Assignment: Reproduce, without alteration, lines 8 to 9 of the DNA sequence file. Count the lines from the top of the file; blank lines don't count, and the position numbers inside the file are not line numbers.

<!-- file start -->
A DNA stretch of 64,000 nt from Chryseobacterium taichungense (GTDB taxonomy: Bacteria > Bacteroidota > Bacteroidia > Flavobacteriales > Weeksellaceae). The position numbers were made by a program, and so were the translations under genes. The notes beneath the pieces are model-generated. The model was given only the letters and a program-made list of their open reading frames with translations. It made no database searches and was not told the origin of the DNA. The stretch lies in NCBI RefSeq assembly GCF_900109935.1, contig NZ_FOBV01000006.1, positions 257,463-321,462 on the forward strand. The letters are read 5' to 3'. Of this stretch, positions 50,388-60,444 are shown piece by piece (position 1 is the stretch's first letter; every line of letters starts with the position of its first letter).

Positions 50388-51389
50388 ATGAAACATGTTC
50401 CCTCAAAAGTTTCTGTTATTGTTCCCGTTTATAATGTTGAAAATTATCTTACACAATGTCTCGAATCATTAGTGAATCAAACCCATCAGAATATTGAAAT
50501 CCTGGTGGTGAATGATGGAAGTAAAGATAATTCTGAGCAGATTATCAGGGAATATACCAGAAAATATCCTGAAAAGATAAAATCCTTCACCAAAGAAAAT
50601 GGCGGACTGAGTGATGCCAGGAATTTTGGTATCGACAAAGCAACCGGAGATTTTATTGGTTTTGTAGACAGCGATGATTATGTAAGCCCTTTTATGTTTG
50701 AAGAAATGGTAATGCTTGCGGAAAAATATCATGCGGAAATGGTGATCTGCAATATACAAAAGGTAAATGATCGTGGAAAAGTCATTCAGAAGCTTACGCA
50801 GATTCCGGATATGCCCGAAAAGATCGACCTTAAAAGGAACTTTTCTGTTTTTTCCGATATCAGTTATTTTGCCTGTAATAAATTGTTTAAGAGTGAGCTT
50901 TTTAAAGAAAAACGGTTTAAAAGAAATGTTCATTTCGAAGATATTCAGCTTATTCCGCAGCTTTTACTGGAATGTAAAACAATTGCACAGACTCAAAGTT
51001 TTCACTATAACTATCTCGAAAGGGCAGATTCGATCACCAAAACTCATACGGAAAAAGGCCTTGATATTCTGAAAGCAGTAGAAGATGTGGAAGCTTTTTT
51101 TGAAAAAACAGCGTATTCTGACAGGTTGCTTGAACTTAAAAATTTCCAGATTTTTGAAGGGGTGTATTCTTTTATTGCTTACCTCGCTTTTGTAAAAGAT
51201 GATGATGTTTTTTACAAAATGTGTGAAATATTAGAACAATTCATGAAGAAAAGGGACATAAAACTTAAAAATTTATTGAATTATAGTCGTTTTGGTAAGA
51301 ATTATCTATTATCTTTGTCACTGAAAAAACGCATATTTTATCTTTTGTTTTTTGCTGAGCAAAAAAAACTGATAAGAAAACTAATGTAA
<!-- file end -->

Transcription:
50801 GATTCCGGATATGCCCGAAAAGATCGACCTTAAAAGGAACTTTTCTGTTTTTTCCGATATCAGTTATTTTGCCTGTAATAAATTGTTTAAGAGTGAGCTT
50901 TTTAAAGAAAAACGGTTTAAAAGAAATGTTCATTTCGAAGATATTCAGCTTATTCCGCAGCTTTTACTGGAATGTAAAACAATTGCACAGACTCAAAGTT